Wung, JT; Polin, RA (Jan 2005). "Is the new definition of
bronchopulmonary dysplasia more useful?". Journal of
perinatology : official journal of the California Perinatal
Association. 25 (1): 41–6. doi:10.1038/sj.jp.7211210.
^ Ehrenkranz, RA; Walsh, MC; Vohr, BR; Jobe, AH; Wright, LL; Fanaroff,
AA; Wrage, LA; Poole, K; National Institutes of Child Health and Human
Development Neonatal Research, Network (Dec 2005). "Validation of the
National Institutes of Health consensus definition of bronchopulmonary
dysplasia". Pediatrics. 116 (6): 1353–60.
doi:10.1542/peds.2005-0249. PMID 16322158.
^ Kinsella, JP; Greenough, A; Abman, SH (Apr 29, 2006).
"Bronchopulmonary dysplasia". Lancet. 367 (9520): 1421–31.
doi:10.1016/S0140-6736(06)68615-7. PMID 16650652.
^ "Bronchopulmonary Dysplasia". Patient.info. Retrieved 2 February
^ Jobe, AH; Bancalari, E (June 2001). "Bronchopulmonary dysplasia". Am
J Respir Crit Care Med. 163 (7): 1723–9.
doi:10.1164/ajrccm.163.7.2011060. PMID 11401896.
^ Gaining & Growing. "Bronchopulmonary dysplasia", Gaining &
Growing, March 20, 2007. (Retrieved June 12, 2008.)
^ Doyle, LW; Ehrenkranz, RA; Halliday, HL (May 13, 2014). "Early (<
8 days) postnatal corticosteroids for preventing chronic lung disease
in preterm infants". The Cochrane Database of Systematic Reviews. 5
(5): CD001146. doi:10.1002/14651858.CD001146.pub4.
^ Doyle, LW; Ehrenkranz, RA; Halliday, HL (May 13, 2014). "Late (>
7 days) postnatal corticosteroids for chronic lung disease in preterm
infants". The Cochrane Database of Systematic Reviews. 5 (5):
^ Fanaroff AA, Stoll BJ, Wright LL, Carlo WA, Ehrenkranz RA, Stark AR,
et al. (2007). "Trends in neonatal morbidity and mortality for very
low birthweight infants". Am J Obstet Gynecol. 196 (2): 147.e1–8.
doi:10.1016/j.ajog.2006.09.014. PMID 17306659.
^ Van Marter LJ, Allred EN, Pagano M, Sanocka U, Parad R, Moore M, et
al. (2000). "Do clinical markers of barotrauma and oxygen toxicity
explain interhospital variation in rates of chronic lung disease? The
Bhandari, A; Bhandari, V (Jan 2007). "Bronchopulmonary dysplasia: an update" (PDF). Indian journal of pediatrics. 74 (1): 73–7. doi:10.1007/s12098-007-0032-z. PMID 17264460. Bronchopulmonary Dysplasia on National Institutes of Health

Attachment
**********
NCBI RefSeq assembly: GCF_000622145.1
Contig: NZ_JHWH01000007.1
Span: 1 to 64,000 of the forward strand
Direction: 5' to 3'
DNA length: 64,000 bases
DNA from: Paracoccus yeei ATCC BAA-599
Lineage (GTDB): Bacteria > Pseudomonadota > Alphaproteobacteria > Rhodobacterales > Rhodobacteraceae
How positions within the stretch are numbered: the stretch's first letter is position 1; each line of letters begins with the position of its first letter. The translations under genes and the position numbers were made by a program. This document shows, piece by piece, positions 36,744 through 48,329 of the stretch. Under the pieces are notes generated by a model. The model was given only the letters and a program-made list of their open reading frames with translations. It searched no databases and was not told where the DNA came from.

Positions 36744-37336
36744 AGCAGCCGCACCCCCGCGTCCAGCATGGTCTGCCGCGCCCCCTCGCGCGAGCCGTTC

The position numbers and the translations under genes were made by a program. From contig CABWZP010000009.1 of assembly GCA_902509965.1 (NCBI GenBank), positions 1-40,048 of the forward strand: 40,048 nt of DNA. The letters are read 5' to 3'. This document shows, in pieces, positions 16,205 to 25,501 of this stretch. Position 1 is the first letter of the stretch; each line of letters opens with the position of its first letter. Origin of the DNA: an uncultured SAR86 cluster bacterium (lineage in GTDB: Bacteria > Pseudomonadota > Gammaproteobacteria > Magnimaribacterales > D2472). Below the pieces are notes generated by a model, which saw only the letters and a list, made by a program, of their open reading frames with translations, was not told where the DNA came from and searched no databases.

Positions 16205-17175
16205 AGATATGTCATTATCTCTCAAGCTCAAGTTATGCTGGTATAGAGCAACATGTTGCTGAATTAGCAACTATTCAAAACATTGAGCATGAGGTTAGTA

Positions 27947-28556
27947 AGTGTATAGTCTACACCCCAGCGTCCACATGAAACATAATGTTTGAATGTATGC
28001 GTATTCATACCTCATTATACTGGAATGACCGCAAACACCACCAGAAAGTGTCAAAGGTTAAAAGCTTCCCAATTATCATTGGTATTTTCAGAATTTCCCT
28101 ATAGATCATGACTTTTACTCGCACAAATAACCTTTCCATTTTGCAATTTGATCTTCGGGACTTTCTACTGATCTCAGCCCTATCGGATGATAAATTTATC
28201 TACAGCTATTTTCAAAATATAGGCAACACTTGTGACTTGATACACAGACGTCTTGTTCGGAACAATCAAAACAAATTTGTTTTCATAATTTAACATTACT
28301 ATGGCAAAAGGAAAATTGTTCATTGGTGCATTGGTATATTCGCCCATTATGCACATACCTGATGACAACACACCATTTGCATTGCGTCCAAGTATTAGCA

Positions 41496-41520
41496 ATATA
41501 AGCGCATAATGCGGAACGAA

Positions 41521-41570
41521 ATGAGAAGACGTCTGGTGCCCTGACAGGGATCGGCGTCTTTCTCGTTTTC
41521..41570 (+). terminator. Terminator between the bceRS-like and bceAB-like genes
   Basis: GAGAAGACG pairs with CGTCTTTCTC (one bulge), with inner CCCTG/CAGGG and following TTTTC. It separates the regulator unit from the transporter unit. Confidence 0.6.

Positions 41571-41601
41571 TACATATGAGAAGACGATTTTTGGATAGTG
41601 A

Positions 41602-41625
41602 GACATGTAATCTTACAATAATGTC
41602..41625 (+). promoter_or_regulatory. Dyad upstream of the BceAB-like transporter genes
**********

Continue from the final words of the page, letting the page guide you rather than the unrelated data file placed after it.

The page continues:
v t e
Certain conditions originating in the perinatal period / fetal disease (P, 760–779)
Maternal factors and complications of pregnancy, labour and delivery
Placenta praevia Placental insufficiency Twin-to-twin transfusion syndrome
Umbilical cord prolapse Nuchal cord Single umbilical artery
Length of gestation and fetal growth
Small for gestational age/Large for gestational age Preterm birth/Postmature birth Intrauterine growth restriction
Cephalhematoma Chignon Caput succedaneum Subgaleal hemorrhage
Brachial plexus lesion
Erb's palsy Klumpke paralysis
Intrauterine hypoxia Infant respiratory distress syndrome Transient tachypnea of the newborn Meconium aspiration syndrome pleural disease
Wilson–Mikity syndrome Bronchopulmonary dysplasia
Pneumopericardium Persistent fetal circulation
Haemorrhagic and hematologic disease
Vitamin K deficiency
Haemorrhagic disease of the newborn
ABO Anti-Kell Rh c Rh D Rh E
Hydrops fetalis Hyperbilirubinemia
Kernicterus Neonatal jaundice
Velamentous cord insertion Intraventricular hemorrhage
Germinal matrix hemorrhage
Anemia of prematurity
Ileus Necrotizing enterocolitis Meconium peritonitis
Integument and thermoregulation
Erythema toxicum Sclerema neonatorum
Gray baby syndrome muscle tone
Congenital hypertonia Congenital hypotonia
Vertically transmitted infection Neonatal infection
Congenital rubella syndrome Neonatal herpes simplex Mycoplasma hominis infection Ureaplasma urealyticum infection
Omphalitis Neonatal sepsis
Group B streptococcal infection
Stillbirth Infant mortality